Wen-Chi Hsueh, M.P.H., Ph.D.
The theme of our research focuses on genetic epidemiological studies of complex phenotypes, in particular aging- and metabolism-related traits in humans. Through the use of extended families and large cohorts of unrelated individuals, the goal of our research is to identify susceptibility genes, environmental risk factors, and their patterns of interaction for traits of interest. We employ epidemiological principles, statistical tools and bioinformatics to perform linkage analysis and genetic association studies. Study populations include extended families from the Old Order Amish and large cohorts from the US and Mexico with extensive information from prospective long-term longitudinal follow-ups or national surveys.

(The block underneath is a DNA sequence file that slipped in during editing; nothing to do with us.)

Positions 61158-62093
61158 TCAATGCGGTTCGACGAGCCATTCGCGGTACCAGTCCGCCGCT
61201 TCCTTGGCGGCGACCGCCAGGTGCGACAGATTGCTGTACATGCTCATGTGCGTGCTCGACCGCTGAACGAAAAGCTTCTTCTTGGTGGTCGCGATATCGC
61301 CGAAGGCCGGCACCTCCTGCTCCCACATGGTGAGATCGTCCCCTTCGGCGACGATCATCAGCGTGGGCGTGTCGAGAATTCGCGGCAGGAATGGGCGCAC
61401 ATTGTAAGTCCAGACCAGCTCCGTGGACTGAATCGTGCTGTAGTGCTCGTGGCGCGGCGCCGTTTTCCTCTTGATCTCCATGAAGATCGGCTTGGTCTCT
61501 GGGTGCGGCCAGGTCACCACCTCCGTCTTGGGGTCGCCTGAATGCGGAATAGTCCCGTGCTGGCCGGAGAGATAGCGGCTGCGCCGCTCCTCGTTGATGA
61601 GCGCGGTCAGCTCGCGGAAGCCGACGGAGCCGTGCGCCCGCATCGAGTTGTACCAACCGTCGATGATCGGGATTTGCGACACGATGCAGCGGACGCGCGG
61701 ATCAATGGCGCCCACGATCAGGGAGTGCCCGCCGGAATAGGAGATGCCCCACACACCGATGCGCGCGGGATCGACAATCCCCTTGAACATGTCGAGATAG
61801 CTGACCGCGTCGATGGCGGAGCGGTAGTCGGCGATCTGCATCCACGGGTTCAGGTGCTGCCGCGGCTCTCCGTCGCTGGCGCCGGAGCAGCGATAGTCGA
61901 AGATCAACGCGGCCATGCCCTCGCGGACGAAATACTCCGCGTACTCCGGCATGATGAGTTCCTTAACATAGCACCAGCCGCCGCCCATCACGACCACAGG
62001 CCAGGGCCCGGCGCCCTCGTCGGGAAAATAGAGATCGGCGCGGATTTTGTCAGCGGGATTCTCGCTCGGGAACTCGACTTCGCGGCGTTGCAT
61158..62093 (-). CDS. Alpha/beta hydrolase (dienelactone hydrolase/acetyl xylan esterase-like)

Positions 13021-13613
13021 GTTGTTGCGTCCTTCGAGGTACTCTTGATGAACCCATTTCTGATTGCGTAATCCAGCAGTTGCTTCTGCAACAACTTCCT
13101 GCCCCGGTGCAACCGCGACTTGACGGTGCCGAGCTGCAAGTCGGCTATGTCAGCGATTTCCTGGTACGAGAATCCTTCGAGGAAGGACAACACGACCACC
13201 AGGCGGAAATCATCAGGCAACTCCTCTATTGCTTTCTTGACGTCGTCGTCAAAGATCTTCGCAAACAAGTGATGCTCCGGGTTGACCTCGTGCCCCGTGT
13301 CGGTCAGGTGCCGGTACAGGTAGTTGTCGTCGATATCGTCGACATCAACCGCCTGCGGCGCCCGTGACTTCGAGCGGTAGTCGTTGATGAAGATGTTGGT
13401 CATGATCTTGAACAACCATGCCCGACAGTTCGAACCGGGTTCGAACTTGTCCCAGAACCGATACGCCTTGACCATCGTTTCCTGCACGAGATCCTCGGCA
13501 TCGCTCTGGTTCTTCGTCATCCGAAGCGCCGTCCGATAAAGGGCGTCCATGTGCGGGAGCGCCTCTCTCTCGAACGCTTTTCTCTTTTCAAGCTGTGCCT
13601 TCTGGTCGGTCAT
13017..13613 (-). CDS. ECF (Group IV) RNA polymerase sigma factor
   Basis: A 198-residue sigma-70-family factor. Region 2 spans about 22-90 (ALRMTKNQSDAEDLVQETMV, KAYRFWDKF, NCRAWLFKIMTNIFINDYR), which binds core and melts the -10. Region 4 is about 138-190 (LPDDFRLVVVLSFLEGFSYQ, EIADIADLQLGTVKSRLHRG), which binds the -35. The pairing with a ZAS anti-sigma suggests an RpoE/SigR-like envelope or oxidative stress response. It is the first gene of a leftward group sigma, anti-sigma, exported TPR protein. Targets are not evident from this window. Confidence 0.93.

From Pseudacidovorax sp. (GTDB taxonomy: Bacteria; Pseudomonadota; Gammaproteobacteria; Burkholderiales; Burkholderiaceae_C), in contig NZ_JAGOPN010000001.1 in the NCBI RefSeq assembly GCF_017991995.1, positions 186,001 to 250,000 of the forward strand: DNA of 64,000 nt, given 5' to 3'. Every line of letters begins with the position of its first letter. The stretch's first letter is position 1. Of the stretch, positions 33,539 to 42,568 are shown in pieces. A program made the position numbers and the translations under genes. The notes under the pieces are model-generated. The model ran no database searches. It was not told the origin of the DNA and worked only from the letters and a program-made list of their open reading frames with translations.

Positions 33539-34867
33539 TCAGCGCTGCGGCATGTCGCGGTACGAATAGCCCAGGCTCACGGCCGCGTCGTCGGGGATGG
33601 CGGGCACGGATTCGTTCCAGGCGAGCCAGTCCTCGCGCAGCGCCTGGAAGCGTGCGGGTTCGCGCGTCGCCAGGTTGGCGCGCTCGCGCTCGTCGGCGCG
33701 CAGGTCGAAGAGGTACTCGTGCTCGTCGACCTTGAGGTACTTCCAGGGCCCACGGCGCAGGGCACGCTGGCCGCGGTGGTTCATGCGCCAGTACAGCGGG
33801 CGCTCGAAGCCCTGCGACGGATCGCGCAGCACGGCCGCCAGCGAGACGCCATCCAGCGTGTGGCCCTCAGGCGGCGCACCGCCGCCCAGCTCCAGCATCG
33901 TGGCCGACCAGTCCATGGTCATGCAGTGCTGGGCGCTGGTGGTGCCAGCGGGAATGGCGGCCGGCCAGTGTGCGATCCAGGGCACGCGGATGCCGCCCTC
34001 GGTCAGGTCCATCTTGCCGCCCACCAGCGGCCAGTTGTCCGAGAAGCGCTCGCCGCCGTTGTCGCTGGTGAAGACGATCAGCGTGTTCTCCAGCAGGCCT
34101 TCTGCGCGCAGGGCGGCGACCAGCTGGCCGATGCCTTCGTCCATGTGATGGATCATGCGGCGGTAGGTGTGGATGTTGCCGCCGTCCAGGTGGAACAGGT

Current projects and collaborations include the following:
- Genetic epidemiology of diurnal preference and its relationship with aging
- Genetic epidemiology of telomere length and its relationship with aging
- Candidate gene studies of obesity, type 2 diabetes, and longevity
The hope is that findings from these studies will contribute to a better understanding of the disease etiology. Furthermore, they may have significant implications on disease treatment and prevention strategies, such as identifying populations at high risk and providing "tailored" preventive or therapeutic strategies to patients with specific genetic profiles.